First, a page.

Brutally unflinching character portraits are Kenneth Lonergan’s forte and the deeply flawed, emotionally empty character at the heart of Lonergan’s latest provides a stirring spin on the very concept of such a portrait. Lee Chandler (Casey Affleck, brilliant) doesn’t have anything to learn about himself, but we have plenty of things to learn about him. He’s introduced as a cantankerous custodian unable or unwilling (or both) to connect with other people on even a basic level of communication.
Lee gets a phone call he’s been dreading and then he has to make the drive from Boston to seaside Manchester to deal with a family tragedy and awkwardly reconnect with the nephew (newcomer Lucas Hedges) he once bonded with and now barely knows. At first, Lee’s story appears to be an observation of how a curmudgeonly hermit deals with newly foisted responsibility and it is about that to a degree, but Lonergan has no intentions of hiding Lee’s secrets.
Slowly, carefully, methodically, the writer/director pulls back the curtains on his protagonist’s past, using flashbacks to reveal key information about what brought Lee to this point and why he’s so emotionally distant, so vacant of love. Initially, the decision to approach this slice-of-life drama as a sort of character-centric mystery wherein the ‘why’ is treated with the utmost importance seems to run against the narrative grain.
Not knowing why Lee is so prickly adds to the intrigue and it’s an element of his character that Affleck is able to make greatly engaging because his interactions with other people have a startling and unpredictable quality to them. So when Lonergan pushes forward with the tell-all reveal, my immediate response was to push back. Why do we need to know why Lee is a jerk when the movie is about observing how he’s going to handle the current situation with his nephew?
Then it becomes clear. The movie isn’t just about how Lee is dealing with the present, but also how ruined he is by the past. The backstory feeds the conflict with his nephew because both past and present narrative strands are tethered to a parenting theme, except it’s more than that. Lee cannot escape his past and so he carries it around with him everywhere and always, meaning the movie itself can’t shake it, either.
This reveal, that the flashbacks aren’t overexplaining filler, but vitally informative character data fueling the movie’s dramatic engine, expands the story’s emotional reach, bringing both Lee and Lonergan’s motivation into focus at the same time. From here on out, we know what’s at stake and how Lonergan moves forward from the reveal point is perhaps the most masterful aspect of the whole movie.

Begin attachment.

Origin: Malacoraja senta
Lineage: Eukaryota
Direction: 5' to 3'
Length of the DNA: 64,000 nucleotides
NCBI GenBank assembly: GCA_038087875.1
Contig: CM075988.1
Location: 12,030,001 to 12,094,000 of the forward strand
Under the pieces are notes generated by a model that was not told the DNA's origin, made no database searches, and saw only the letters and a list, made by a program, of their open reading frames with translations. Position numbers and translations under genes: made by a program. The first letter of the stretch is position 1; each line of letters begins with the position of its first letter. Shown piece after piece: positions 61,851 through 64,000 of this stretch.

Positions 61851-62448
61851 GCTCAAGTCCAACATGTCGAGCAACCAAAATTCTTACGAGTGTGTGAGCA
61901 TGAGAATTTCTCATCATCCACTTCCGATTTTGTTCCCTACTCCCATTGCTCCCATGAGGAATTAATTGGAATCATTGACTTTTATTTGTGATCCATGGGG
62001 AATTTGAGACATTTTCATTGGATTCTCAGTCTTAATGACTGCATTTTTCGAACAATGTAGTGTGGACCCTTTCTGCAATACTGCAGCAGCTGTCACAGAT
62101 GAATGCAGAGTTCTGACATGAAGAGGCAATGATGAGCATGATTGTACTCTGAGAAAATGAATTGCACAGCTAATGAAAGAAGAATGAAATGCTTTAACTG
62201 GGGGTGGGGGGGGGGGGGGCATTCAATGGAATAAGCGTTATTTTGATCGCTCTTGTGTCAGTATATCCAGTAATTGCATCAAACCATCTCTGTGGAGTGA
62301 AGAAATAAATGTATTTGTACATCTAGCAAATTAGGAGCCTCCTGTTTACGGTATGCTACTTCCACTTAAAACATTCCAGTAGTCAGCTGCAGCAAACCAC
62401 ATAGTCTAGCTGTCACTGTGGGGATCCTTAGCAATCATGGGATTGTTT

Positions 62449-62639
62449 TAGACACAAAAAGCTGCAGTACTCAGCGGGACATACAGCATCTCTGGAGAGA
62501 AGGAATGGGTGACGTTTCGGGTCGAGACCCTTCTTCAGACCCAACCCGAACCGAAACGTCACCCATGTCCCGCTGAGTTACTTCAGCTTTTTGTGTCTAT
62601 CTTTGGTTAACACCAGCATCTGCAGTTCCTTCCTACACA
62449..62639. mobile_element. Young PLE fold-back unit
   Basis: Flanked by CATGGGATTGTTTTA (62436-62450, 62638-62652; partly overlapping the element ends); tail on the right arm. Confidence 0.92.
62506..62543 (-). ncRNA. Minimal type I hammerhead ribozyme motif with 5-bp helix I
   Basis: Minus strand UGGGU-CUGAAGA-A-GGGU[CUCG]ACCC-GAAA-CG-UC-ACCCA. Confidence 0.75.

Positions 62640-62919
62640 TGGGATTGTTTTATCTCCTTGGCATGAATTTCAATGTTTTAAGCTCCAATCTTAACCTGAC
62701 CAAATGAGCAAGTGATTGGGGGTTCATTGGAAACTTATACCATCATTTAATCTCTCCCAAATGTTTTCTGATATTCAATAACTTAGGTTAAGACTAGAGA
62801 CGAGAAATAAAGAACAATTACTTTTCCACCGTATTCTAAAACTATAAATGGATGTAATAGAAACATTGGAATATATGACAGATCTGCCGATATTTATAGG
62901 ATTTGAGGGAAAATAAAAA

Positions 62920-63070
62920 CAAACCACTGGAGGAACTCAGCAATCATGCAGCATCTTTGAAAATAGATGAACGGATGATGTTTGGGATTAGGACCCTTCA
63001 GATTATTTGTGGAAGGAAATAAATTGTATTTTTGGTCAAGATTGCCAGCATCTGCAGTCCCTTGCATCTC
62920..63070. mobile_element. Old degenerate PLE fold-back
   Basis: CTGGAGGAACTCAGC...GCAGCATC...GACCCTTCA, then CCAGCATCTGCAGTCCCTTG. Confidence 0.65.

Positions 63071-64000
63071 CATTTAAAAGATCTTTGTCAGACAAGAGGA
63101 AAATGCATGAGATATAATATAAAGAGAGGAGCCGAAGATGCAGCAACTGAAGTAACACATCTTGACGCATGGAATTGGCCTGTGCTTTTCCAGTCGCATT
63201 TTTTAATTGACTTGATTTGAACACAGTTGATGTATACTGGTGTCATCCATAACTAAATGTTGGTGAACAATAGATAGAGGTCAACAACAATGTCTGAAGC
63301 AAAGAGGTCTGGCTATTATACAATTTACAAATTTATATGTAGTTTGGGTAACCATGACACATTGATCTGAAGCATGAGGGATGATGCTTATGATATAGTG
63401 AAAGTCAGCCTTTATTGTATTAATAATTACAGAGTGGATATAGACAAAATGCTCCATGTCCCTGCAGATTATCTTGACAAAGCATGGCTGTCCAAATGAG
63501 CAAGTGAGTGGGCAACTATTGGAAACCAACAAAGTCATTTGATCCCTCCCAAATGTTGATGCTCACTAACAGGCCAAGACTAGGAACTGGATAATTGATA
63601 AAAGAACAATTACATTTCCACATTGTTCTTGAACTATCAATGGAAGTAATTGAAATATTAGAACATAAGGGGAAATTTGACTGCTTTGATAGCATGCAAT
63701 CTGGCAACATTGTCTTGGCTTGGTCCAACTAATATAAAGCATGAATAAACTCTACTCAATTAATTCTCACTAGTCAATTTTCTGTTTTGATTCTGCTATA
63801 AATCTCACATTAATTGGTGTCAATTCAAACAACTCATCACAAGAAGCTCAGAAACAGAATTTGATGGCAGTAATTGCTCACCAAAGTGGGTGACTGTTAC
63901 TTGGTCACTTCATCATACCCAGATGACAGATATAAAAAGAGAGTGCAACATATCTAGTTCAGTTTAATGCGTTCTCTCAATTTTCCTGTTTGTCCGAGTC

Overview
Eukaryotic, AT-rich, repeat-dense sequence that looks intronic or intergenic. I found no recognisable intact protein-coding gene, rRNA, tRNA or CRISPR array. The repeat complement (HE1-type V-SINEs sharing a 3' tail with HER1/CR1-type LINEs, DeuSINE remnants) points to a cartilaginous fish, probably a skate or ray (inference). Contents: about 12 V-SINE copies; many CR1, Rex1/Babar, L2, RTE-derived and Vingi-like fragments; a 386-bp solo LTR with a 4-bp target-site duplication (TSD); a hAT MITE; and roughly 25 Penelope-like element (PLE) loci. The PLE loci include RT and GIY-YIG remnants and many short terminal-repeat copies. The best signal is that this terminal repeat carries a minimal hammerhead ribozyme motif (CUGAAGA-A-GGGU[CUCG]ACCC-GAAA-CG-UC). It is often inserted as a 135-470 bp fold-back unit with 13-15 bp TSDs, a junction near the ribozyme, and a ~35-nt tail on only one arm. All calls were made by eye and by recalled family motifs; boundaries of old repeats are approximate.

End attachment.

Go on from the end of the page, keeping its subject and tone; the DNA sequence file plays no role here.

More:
Affleck and Hedges lend Lonergan’s efforts immense worth by making Lee and his nephew Patty such richly believable characters. They stumble through their interactions together without a false step. Their ability to make every scene feel spontaneous is absolutely key to breathing life into Lonergan’s script. The dialogue is robust and relatable, but it doesn’t crackle loudly, so the actors are challenged to get deep into their roles to give meaning to lines that would otherwise lose their potency.
That can be true of any actor reading lines from a script, but Lonergan codes his dialogue with such lived-in wit and weight and takes his characters to such revelatory precipices that the possibility of greatness is within reach for the actor and the failure to push that far can leave a disastrous hole symbolizing the lost potential. Thankfully, the cast delivers with Affleck elevating Lee’s arc to haunting heights.
This is most appreciated because Lonergan is wrestling with overwhelmingly heavy themes here. Just as the filmmaker gives Affleck the space to stage an acting showcase, so does the actor give Lonergan the most moving version of his tragic tale.
The power of Manchester by the Sea lurks all around the edges of its story, finally sneaking up to take a chilling chomp out of our heart with Lonergan’s devastating assessment that some people are beyond saving. Some tragedies cannot be overcome and some sins cannot be atoned for. Lonergan is hardly the first cinematic artist to send a downer of a message, to rob his protagonist and audience of a happy ending, but rare is the movie that so darkly and melancholically shuts the door on its primary character’s path to redemption.
Cinema longs to look for hope, even if only just a glimmer, but Lee is afforded no such flicker for the future. It’s a terribly dark conclusion that makes Manchester’s calm and slow fade-to-black finish become a visual metaphor for the movie’s emotional resonance. It seeps in, leaving us to ponder the fragility of an existence that sometimes deals in harrowing absolutes.